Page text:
Thinking Beyond Politics

During the President’s third State of the Nation Address (SONA), he raised a number of issues, that span political and economic reforms.
The SONA seemed to be a hodge-podge report of events already well known to the Filipino people instead of a more strategic summary of his achievements and plans in the coming years.
Among the political issues raised that are not new including the government’s war on drugs; passage of the Ease of Doing Business Act; due signing of the enrolled bill of the Bangsamoro Basic Law; and Philippines’ independent foreign policy, among others.
On environmental issues, the President maintained the administration’s agenda in attaining a holistic and sustainable management of land resources.
On socioeconomic issues, President mentioned his campaign to end contractualization; entry of a third major player in the telecommunications industry; increase of salary of the military and police force; and passage of the Tax Reform for Acceleration and Inclusion Law, among others.
Disappointingly, the President failed to substantiate these so-called accomplishments if only to put some new spice into it. Equally so, the President only passed through the gut issue of inflation now affecting all Filipino consumers. Disturbing is his twit on human rights versus human life to further rationalize the violence of his relentless war on drugs.
One of the few points that the President laid out was the health care system. President Duterte emphasized the need to protect its citizens from financial health risks. He had promised to provide affordable health care to every Filipino.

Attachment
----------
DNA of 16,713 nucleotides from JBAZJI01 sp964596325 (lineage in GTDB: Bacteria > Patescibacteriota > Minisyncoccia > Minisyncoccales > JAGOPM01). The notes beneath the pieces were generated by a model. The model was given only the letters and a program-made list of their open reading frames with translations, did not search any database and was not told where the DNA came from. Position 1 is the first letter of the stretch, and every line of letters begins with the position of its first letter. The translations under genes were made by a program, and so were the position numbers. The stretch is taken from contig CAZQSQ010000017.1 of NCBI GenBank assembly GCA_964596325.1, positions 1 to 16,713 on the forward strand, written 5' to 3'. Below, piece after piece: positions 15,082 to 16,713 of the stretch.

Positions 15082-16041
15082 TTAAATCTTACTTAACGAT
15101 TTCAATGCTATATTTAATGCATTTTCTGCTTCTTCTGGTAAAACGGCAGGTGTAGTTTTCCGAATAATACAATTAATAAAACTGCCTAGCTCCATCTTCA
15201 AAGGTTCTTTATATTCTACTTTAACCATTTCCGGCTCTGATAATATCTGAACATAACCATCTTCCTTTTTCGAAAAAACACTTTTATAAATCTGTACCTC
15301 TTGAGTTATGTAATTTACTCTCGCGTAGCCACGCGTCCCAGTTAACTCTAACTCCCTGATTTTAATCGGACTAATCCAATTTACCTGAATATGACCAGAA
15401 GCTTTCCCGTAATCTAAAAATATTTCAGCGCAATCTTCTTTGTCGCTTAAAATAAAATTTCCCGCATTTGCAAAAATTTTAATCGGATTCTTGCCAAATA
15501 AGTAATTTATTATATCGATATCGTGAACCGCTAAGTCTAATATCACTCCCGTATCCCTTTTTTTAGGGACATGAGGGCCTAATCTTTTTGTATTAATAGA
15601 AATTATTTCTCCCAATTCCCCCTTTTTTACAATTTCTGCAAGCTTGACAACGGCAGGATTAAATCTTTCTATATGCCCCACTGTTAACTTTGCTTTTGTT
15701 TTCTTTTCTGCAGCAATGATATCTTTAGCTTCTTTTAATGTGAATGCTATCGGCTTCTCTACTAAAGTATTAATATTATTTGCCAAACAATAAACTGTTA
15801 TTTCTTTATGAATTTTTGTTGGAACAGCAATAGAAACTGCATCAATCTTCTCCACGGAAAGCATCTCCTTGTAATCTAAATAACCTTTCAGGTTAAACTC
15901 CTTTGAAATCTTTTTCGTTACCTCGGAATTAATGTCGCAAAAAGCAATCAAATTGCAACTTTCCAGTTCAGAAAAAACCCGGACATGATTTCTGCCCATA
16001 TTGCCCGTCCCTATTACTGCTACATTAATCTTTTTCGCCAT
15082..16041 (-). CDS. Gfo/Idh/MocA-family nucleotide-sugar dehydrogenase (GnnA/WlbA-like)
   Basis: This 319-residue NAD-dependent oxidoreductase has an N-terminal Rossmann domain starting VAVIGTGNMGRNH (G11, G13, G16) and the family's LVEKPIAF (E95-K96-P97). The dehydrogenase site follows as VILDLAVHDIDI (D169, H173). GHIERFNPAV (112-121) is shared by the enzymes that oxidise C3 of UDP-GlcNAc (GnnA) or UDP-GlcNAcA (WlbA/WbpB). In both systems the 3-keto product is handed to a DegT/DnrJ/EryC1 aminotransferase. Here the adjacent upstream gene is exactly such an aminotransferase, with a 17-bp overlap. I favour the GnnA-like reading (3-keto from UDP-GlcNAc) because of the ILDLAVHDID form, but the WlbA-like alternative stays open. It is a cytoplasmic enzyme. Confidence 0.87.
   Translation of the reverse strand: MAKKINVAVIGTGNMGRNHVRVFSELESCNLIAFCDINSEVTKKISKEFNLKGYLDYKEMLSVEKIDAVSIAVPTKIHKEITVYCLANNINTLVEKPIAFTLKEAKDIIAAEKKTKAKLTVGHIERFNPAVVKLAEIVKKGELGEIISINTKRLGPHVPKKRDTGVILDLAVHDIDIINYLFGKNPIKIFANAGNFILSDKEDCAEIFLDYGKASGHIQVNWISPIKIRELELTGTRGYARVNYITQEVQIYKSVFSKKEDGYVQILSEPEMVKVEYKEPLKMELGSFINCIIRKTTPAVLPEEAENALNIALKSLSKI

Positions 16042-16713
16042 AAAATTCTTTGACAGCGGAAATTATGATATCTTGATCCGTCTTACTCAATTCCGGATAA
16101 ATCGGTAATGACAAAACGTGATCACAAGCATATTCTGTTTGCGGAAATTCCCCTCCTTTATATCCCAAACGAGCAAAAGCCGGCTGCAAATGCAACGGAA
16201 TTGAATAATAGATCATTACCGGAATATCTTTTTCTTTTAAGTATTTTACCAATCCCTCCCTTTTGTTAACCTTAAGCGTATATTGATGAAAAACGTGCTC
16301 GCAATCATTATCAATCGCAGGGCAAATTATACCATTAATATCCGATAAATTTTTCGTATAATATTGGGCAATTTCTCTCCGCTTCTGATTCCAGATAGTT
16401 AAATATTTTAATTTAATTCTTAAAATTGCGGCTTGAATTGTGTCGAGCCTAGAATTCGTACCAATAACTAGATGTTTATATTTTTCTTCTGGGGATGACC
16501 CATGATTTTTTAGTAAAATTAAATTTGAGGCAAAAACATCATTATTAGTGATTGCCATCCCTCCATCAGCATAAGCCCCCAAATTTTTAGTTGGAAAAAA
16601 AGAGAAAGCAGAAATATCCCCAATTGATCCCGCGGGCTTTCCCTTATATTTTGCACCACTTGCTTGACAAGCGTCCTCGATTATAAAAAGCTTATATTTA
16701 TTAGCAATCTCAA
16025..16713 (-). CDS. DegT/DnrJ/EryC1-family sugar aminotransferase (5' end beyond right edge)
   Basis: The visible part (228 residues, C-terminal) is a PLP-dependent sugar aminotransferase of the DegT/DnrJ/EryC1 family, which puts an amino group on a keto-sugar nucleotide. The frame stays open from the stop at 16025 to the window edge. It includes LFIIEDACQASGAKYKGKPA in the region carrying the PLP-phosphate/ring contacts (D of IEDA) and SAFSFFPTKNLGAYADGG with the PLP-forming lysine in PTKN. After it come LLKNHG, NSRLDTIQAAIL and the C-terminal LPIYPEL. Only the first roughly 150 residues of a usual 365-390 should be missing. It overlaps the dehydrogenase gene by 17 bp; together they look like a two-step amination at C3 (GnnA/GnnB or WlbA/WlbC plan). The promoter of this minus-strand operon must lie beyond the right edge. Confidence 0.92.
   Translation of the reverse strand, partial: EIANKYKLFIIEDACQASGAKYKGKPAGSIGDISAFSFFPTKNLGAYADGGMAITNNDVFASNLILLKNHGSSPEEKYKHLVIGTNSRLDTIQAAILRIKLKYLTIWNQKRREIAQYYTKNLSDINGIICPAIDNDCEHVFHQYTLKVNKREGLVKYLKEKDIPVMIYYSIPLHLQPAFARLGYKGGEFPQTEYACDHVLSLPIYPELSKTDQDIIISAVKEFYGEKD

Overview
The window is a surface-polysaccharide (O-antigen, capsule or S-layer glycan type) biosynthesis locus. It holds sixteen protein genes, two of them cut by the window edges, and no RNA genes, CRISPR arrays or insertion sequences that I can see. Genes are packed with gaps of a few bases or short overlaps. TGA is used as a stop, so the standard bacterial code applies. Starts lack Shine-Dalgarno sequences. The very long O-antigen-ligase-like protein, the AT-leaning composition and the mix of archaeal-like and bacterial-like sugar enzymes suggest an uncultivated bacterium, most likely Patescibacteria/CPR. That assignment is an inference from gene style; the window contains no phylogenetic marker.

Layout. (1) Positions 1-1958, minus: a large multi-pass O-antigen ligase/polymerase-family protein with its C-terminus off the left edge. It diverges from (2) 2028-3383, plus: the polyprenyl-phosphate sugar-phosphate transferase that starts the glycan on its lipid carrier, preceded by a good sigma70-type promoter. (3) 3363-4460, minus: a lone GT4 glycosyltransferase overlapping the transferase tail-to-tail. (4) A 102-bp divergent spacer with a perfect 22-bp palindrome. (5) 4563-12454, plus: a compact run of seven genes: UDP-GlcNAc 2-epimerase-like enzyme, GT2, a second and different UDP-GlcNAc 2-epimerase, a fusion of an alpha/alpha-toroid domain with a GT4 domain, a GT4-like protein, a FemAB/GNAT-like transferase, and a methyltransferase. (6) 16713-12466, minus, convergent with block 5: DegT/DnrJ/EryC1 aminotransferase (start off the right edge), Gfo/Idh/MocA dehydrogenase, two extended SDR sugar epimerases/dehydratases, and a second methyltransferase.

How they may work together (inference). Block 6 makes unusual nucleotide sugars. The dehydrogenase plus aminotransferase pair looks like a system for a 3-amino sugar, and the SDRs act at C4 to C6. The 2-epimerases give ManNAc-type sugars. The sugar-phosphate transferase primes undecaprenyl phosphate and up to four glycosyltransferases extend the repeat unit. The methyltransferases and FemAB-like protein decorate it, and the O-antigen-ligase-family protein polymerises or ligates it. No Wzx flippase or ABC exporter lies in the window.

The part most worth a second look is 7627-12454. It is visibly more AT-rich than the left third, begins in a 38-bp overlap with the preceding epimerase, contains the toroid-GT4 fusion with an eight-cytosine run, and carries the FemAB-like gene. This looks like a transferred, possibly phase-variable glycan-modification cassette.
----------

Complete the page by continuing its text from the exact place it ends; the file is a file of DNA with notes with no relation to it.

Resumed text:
In what seemed to be a fresh take on the issue, he had asked the agencies to streamline processes for financial assistance. More than financial assistance, access to affordable and quality health care can only be achieved through the joint efforts of the public and private sectors.
Aside from institutionalizing the unified implementation of the No Balance Billing Policy, the President has urged the Congress for its speedy passage of the Universal Health Care Bill. As it is now, delivery of health care has indeed been fragmented, as observed by the President. While a number of investors has ventured into health systems, there remains resource gaps.
The President likewise talked about institutionalizing primary health care as a prerequisite to accessing a higher level of health care. While the Universal Health Care Bill is aimed at providing primary, preventive, curative, palliative and rehabilitative care, patients of debilitating illnesses deserve a higher level of health care. One such debilitating illness is cancer, which has alarmingly affecting more and more Filipinos and is now the third highest cause of death in the country.
In addition to the Universal Health Care Bill, the President and his health policy advisers overlooked a landmark legislation now pending in Congress. Since the President is already mindful of the urgency and importance of providing holistic approach to health care, a big and very positive surprise would have been to prioritize a long neglected health issue that cuts through the whole political and economic spectrum of Philippine society. The bill already has the support of more than 200 members of the House of Representatives and a majority of the Senate and will soon be up for second reading.
At one point, the President stated that actions will be taken that are of “greatest good” to the “greatest number of people.” Health care reform including an integrated response to cancer control is certainly a legacy that will directly benefit all Filipinos and if implemented well, will be remembered for generations.
Kaye Clemente-Lua is the Executive Director, Stratbase ADR Institute.